Dail Barbour was twenty-four-years-old when she moved to Jackson Hole. She worked at the Wort Hotel, a historic inn in the heart of the city, where she was issued a remarkable uniform.
Dail Barbour arrived in Wyoming the summer she graduated from high school, 1964. She and a few friends bicycled across the country. They spent a week in Yellowstone and Barbour swore she would return. Six years later, she moved to Teton County permanently, settling for some time in Wilson where she spent many days and nights at the legendary Stagecoach Bar.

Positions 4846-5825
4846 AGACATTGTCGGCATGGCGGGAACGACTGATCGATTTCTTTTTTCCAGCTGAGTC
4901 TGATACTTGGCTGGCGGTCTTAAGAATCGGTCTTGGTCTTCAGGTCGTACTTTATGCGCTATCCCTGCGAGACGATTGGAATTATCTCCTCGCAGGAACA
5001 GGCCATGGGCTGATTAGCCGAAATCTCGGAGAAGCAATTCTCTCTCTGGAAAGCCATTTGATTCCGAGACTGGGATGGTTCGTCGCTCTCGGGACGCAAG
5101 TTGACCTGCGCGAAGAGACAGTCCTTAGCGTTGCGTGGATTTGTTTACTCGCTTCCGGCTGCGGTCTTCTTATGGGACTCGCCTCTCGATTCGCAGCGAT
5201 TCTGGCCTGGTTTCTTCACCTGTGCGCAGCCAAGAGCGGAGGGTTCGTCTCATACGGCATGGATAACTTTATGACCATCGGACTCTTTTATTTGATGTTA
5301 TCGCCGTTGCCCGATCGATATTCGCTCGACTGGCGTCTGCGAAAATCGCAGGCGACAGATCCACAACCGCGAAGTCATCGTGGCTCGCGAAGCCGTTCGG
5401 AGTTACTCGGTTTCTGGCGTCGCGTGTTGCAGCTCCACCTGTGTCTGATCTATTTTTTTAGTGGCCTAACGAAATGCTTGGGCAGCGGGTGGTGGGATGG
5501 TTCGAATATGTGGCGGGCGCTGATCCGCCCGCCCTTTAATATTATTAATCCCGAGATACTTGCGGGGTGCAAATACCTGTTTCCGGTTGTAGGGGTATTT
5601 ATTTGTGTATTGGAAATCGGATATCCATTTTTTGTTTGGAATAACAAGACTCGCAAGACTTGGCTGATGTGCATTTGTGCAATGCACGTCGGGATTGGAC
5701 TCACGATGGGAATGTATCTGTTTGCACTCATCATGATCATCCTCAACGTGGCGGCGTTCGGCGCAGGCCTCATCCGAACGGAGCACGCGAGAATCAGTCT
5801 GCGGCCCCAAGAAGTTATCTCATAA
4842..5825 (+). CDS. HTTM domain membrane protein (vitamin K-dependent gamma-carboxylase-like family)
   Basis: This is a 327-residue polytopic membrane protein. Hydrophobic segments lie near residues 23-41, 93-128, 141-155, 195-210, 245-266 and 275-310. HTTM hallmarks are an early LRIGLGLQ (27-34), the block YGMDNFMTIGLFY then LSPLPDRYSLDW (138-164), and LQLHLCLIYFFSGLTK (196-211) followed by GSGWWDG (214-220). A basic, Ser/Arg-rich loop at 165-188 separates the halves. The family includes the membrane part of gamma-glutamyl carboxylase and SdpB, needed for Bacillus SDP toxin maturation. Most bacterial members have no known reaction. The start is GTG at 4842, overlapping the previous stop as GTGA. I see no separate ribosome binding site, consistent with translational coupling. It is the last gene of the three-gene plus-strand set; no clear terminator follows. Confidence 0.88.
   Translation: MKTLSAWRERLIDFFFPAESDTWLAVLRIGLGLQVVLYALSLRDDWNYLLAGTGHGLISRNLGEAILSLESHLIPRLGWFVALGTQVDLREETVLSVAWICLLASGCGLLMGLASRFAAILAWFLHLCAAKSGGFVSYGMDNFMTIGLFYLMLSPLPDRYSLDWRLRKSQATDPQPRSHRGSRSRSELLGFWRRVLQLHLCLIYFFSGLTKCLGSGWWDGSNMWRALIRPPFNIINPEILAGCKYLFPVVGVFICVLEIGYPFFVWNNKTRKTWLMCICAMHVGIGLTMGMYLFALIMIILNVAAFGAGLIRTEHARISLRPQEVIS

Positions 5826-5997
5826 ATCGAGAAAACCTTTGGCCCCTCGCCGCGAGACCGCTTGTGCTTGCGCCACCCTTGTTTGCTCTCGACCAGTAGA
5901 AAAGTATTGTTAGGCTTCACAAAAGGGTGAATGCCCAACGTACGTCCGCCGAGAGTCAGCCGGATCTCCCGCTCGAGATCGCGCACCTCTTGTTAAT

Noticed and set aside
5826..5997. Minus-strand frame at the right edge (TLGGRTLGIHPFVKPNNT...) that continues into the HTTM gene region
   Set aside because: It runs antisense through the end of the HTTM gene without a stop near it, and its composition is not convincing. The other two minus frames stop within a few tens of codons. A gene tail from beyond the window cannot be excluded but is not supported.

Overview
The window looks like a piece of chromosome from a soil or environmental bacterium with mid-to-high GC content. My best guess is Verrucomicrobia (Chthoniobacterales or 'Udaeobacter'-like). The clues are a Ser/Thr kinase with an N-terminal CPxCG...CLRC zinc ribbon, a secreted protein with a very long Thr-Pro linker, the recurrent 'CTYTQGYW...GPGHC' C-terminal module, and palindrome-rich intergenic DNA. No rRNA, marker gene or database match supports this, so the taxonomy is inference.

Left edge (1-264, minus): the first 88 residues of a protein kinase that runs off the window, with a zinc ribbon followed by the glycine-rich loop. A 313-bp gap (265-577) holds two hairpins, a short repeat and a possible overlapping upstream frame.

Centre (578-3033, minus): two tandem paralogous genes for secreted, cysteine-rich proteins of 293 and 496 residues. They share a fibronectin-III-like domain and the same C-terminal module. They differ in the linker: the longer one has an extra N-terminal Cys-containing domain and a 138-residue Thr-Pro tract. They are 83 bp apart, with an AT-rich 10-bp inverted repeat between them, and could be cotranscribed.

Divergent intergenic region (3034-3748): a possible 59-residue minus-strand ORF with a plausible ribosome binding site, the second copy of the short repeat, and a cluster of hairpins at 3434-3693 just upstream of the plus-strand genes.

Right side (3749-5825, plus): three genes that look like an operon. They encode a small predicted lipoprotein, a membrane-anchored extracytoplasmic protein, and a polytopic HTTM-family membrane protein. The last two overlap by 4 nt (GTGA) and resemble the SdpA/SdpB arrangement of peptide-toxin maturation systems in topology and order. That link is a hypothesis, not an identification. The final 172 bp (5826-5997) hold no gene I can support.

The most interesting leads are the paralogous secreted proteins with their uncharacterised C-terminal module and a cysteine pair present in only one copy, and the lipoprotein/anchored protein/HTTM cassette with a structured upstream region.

During the years Dail Barbour served as Teton County commissioner, she kept her day job at the Stagecoach Grill, which was eventually purchased by local entrepreneur Nora Tygum. When Nora moved her business across the street to open the Fish Creek Inn—now a James Beard Award-winning restaurant—Barbour followed her. In this story, she recalls the difficulty in being both a politician and a townie.